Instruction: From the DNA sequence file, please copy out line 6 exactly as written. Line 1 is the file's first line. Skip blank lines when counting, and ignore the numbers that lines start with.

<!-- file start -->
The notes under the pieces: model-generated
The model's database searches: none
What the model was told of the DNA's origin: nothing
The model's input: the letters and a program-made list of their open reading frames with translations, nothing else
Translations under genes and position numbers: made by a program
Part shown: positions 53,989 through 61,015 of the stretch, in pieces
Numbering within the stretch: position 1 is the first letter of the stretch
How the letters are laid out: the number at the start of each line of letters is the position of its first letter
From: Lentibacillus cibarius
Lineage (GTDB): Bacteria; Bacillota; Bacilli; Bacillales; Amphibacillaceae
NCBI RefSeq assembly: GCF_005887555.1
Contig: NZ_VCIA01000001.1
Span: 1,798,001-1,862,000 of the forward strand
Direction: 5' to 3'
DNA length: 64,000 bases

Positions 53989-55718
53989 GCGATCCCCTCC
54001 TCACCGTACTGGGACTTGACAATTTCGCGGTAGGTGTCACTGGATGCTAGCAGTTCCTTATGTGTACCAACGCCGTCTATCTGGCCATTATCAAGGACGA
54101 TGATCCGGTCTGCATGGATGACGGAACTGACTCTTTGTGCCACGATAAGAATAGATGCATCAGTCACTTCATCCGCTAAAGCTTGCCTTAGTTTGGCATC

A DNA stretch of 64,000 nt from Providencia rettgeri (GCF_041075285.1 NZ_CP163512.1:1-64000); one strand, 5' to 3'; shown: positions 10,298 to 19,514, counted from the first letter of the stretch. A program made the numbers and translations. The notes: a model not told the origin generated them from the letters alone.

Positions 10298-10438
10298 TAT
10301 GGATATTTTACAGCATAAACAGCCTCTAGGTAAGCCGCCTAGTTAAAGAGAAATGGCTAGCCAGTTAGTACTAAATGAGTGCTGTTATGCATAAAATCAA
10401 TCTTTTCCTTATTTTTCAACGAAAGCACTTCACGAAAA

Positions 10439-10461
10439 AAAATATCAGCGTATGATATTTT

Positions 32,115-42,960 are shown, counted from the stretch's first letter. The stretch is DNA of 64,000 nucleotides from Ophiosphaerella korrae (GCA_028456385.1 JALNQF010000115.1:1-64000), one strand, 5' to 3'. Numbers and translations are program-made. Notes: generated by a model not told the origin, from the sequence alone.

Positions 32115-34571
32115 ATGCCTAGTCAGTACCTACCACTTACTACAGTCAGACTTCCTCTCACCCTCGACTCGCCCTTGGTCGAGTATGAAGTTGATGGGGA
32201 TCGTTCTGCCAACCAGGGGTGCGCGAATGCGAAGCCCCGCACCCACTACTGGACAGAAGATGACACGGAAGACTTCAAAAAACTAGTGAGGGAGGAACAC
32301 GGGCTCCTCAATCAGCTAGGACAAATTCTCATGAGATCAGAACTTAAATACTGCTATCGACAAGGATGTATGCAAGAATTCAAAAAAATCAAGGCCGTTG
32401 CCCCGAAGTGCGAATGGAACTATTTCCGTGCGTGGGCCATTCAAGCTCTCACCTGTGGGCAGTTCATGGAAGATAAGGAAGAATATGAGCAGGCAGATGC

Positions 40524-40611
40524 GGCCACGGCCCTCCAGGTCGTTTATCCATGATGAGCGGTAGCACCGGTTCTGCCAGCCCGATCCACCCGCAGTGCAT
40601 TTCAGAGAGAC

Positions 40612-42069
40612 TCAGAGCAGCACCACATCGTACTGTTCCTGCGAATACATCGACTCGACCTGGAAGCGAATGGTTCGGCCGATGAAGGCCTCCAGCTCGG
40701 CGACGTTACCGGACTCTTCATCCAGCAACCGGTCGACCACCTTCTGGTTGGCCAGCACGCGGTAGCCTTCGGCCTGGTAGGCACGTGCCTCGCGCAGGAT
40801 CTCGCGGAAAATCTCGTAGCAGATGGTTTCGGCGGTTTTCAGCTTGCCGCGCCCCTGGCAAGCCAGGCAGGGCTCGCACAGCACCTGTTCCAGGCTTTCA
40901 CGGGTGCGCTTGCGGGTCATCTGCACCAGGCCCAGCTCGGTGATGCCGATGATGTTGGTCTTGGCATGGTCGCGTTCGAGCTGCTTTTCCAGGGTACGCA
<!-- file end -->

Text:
Part shown: positions 53,989 through 61,015 of the stretch, in pieces